Showing posts with label cheap eats. Show all posts
Showing posts with label cheap eats. Show all posts

Monday, June 16, 2014

Greece: “But, what do you eat there?”

There are certain people we know who don’t share our enthusiasm for travel.  They list the logistics and planning or those unknown experiences . . .like eating  different food as reasons for not setting forth.

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Easter pastries - Greece
I can tell you – and our bathroom scales reconfirm this – we love the foods (and drinks, of course) we discover on our travels!

Some of our favorite food is Greek. We found so many culinary delights as we traveled around Greece this spring that I am serving up a two-part report; beginning this week on our food-fest there and starting with perhaps the most recognizable dishes:

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Pita Gyro: This fast food is the cheapest ‘full meal deal’ in town.  Thinly sliced lamb, beef or chicken, tomatoes, onions, French fries, yogurt with paprika (pictured above) or tzatziki, a yogurt sauce comes wrapped in hot pita.  The cost usually under $5 US.

Greek Salad: Unlike the versions we are served back home in the U.S. here the bowl is filled with chunks of tomatoes, cucumbers, onion, whole olives with pits and slabs of feta, seasoned with oregano and olive oil and vinegar mixtures.  Usually in the $5 – $7 US range and enough to share between two.

loutro to kirkland 121Hummus: While we call it a dip in the U.S. it sometimes is listed under salads here – other times as a meze, or small plate. 

This traditional mixture of garlic, olive oil, garbanzo beans and tahini, is one of our favorites. In the photo to the left, the restaurant served it with sautéed onions.  Less than $5 US.

loutro to kirkland 165Two other sauce/salad/mezes: are the traditional – tzatziki, (left side of the plate) yogurt, cucumber, oft times a bit of grated carrot and varying amounts of garlic and garlic salad basically garlic and mashed potatoes mixed together and served cold or at room temperature.

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Greek meatballs rival that of their Italian neighbors.  Here, however, they aren’t served with pasta.  Instead, potatoes – slow roasted in the oven with oregano, olive oil and lemon juice – share the plate.  (And thank goodness, those baskets of bread are served as a routine part of every meal. This one came  in handy for dredging through that olive oil and lemon sauce!)

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Stuffed grape leaves – served as mezes here, are a tart lemon-flavored treat filled with rice and served at room temperature or barely warmed.  We ate many of these but I am featuring the ones served at The Nest, a restaurant (known for its traditional Greek food) tucked in the maze of the Old Town, Chora, on Ios Island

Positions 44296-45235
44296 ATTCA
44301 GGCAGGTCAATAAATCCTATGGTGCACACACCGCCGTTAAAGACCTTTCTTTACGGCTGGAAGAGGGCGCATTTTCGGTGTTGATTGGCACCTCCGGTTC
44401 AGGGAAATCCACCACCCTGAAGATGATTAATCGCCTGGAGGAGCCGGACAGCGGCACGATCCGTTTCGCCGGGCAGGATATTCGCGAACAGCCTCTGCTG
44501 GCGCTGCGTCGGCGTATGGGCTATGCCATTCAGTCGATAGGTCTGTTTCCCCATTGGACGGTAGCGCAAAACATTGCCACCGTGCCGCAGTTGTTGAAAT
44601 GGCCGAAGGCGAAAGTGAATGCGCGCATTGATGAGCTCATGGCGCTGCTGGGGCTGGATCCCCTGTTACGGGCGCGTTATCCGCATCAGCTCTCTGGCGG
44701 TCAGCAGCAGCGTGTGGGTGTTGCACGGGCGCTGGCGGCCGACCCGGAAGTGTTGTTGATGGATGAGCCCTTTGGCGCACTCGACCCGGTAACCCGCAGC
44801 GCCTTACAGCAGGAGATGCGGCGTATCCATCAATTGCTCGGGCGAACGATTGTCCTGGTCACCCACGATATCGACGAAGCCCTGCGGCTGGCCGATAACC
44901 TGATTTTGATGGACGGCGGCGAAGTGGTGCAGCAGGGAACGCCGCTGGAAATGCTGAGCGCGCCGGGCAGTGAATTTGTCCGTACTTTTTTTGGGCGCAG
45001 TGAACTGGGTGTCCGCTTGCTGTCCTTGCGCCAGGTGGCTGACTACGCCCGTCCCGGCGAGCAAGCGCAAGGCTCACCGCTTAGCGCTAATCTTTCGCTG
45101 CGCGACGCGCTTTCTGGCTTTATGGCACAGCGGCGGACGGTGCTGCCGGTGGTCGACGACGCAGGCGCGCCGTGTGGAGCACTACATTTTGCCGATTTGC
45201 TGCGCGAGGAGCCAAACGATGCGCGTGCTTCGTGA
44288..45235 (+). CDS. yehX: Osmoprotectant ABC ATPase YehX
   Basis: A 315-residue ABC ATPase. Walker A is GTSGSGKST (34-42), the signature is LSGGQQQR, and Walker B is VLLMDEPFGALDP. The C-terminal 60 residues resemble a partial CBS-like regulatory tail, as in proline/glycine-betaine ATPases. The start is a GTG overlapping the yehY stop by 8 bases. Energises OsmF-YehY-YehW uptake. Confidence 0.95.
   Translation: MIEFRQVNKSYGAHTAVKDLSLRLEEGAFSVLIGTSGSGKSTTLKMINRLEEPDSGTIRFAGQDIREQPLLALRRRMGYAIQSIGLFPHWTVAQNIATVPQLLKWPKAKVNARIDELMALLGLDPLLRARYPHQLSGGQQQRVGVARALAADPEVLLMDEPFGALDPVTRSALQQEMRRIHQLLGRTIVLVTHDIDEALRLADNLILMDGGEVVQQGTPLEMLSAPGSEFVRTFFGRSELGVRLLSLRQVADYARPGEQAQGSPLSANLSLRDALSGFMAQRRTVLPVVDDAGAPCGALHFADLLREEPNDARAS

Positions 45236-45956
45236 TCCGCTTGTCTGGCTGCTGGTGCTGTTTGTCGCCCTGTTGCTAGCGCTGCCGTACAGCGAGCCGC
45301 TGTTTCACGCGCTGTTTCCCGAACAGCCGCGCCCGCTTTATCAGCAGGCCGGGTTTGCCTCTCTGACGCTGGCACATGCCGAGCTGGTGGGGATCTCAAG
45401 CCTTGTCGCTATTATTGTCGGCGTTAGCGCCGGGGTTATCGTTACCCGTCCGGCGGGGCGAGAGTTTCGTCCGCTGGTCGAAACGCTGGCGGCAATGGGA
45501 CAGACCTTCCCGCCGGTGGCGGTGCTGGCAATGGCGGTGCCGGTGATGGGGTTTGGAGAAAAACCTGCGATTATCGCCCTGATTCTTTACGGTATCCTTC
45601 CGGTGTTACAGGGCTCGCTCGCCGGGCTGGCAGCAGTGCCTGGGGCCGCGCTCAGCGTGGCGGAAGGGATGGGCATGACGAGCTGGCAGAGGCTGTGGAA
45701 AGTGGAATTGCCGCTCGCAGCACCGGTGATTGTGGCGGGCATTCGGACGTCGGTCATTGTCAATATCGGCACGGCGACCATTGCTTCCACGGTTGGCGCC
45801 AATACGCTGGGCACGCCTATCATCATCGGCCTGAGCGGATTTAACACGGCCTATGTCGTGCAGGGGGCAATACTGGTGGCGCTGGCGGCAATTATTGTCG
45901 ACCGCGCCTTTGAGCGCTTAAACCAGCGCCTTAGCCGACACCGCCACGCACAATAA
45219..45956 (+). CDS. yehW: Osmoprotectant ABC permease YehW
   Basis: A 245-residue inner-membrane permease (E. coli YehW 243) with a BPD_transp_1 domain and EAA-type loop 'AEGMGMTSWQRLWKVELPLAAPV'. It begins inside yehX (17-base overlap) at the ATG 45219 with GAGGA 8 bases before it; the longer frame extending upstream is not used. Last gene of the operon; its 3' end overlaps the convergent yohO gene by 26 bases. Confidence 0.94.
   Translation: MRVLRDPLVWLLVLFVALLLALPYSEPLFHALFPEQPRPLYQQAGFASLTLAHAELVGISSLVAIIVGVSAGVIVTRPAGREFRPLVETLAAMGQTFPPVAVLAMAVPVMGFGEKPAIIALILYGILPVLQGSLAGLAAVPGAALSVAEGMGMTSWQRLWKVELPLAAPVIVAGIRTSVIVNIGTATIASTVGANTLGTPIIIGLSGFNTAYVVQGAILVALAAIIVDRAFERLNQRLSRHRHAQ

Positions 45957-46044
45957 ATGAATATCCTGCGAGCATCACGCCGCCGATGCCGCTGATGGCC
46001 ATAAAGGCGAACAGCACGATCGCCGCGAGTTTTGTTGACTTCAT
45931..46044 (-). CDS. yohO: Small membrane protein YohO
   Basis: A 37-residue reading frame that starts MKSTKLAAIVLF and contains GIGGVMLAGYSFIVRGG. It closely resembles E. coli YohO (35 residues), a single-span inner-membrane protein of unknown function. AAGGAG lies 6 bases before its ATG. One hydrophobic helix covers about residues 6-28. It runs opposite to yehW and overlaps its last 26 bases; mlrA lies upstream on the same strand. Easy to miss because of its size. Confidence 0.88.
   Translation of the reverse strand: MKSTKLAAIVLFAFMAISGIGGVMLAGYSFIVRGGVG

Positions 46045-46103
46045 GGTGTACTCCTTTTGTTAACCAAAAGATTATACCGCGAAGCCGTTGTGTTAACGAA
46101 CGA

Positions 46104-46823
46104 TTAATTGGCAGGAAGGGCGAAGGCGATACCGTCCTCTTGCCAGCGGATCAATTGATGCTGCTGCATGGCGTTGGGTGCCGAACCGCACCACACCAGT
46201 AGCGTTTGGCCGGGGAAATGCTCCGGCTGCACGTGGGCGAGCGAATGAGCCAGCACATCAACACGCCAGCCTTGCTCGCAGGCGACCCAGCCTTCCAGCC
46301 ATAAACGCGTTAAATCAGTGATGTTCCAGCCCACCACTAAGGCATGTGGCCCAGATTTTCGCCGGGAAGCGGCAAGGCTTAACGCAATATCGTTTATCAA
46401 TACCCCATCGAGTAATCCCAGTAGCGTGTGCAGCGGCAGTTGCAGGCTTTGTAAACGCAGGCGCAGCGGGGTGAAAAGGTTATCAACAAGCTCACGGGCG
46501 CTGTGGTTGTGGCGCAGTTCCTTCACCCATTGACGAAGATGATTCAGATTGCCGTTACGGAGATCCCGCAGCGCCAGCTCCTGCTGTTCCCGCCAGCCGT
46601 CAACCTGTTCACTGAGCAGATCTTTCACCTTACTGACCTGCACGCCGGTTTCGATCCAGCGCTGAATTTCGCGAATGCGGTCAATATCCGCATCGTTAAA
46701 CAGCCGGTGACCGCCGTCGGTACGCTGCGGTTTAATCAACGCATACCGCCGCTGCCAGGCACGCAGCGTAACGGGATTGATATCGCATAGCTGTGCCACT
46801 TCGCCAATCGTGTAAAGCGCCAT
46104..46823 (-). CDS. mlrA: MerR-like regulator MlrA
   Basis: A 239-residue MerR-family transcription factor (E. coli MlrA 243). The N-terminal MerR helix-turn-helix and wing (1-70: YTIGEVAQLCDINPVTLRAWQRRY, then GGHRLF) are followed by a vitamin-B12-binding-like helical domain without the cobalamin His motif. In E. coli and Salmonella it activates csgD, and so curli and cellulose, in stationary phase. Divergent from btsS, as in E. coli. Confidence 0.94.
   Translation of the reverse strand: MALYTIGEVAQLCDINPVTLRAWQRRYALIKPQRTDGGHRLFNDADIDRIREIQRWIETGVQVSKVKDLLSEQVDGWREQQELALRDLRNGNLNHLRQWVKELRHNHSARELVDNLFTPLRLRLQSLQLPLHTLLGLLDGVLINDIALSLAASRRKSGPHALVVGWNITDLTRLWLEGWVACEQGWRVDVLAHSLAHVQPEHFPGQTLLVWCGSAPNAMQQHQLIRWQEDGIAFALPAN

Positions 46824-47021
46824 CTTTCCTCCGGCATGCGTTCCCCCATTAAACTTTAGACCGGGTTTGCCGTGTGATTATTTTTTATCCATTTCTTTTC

This family-owned restaurant  and the food it served, captured our hearts (and stomachs) and drew us back two of the three nights we were in town.  Among the many dishes we sampled were these grape leaves. The owner said that the leaves are grown in his cousin’s garden and each morning his mother comes in to make them ~ now who could resist that?

Note:  The opening photo is of pastries (some of you saw it on Facebook)  - a gift for Easter from Maria, the lady who runs Pension Loutro Bay, on the southern coast of Crete, where we spent the holiday this year.

Thanks for your time today – we hope you’ll be back later this week!

Linking up:
Foodie Tuesday

Sunday, December 29, 2013

A Taste of the World

A certain number of people have only one question when we announce an upcoming far-distant destination:

 “But, what will you eat there?”

Following any trip, the question is usually, “But, was the food . . .good?”

Today, with 2013 only days from being history, I am serving up a helping of some of the mouth-watering foods that have given us a taste of the world in which we’ve traveled during its run.

Some of our happiest travel memories are those that involve food, like that time in:

Honolulu, Hawaii. . .

. . .where their traditional and inexpensive ‘plate lunch’ (total cost for the meal below about $20 US). This meal, served in a Styrofoam box is one of our favorite local eats.  Using our laps for a table we dined on Katsu chicken sitting on a bed of steamed rice and veggies (that's a bit of pork to the left), as we sat on our Waikiki Beach facing hotel room balcony last January.

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The View with our Hawaiian plate lunch:

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Chora Sfakia, southern coast of Crete, Greece: